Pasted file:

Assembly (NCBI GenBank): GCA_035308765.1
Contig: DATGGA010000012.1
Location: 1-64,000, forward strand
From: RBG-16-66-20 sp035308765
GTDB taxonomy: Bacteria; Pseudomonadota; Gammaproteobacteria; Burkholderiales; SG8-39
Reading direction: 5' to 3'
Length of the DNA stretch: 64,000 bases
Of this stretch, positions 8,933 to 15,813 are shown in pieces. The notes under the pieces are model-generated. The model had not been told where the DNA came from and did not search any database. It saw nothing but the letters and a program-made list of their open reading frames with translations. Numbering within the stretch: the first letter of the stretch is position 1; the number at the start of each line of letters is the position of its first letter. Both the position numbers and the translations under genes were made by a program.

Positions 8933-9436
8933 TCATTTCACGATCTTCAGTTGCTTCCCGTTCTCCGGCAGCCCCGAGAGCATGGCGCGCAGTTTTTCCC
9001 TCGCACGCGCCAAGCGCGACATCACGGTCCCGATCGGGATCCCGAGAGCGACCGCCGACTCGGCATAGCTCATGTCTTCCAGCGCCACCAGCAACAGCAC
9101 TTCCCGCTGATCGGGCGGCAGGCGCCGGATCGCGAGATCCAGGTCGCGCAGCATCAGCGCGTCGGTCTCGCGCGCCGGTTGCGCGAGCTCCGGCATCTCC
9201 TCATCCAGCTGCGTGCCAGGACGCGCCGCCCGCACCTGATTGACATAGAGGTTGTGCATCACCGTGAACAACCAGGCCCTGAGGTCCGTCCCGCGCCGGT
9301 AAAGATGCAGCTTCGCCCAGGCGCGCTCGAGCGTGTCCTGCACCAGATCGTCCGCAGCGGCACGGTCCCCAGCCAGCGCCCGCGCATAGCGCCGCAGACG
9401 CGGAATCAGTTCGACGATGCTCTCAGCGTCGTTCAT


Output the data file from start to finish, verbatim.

Assembly (NCBI GenBank): GCA_035308765.1
Contig: DATGGA010000012.1
Location: 1-64,000, forward strand
From: RBG-16-66-20 sp035308765
GTDB taxonomy: Bacteria; Pseudomonadota; Gammaproteobacteria; Burkholderiales; SG8-39
Reading direction: 5' to 3'
Length of the DNA stretch: 64,000 bases
Of this stretch, positions 8,933 to 15,813 are shown in pieces. The notes under the pieces are model-generated. The model had not been told where the DNA came from and did not search any database. It saw nothing but the letters and a program-made list of their open reading frames with translations. Numbering within the stretch: the first letter of the stretch is position 1; the number at the start of each line of letters is the position of its first letter. Both the position numbers and the translations under genes were made by a program.

Positions 8933-9436
8933 TCATTTCACGATCTTCAGTTGCTTCCCGTTCTCCGGCAGCCCCGAGAGCATGGCGCGCAGTTTTTCCC
9001 TCGCACGCGCCAAGCGCGACATCACGGTCCCGATCGGGATCCCGAGAGCGACCGCCGACTCGGCATAGCTCATGTCTTCCAGCGCCACCAGCAACAGCAC
9101 TTCCCGCTGATCGGGCGGCAGGCGCCGGATCGCGAGATCCAGGTCGCGCAGCATCAGCGCGTCGGTCTCGCGCGCCGGTTGCGCGAGCTCCGGCATCTCC
9201 TCATCCAGCTGCGTGCCAGGACGCGCCGCCCGCACCTGATTGACATAGAGGTTGTGCATCACCGTGAACAACCAGGCCCTGAGGTCCGTCCCGCGCCGGT
9301 AAAGATGCAGCTTCGCCCAGGCGCGCTCGAGCGTGTCCTGCACCAGATCGTCCGCAGCGGCACGGTCCCCAGCCAGCGCCCGCGCATAGCGCCGCAGACG
9401 CGGAATCAGTTCGACGATGCTCTCAGCGTCGTTCAT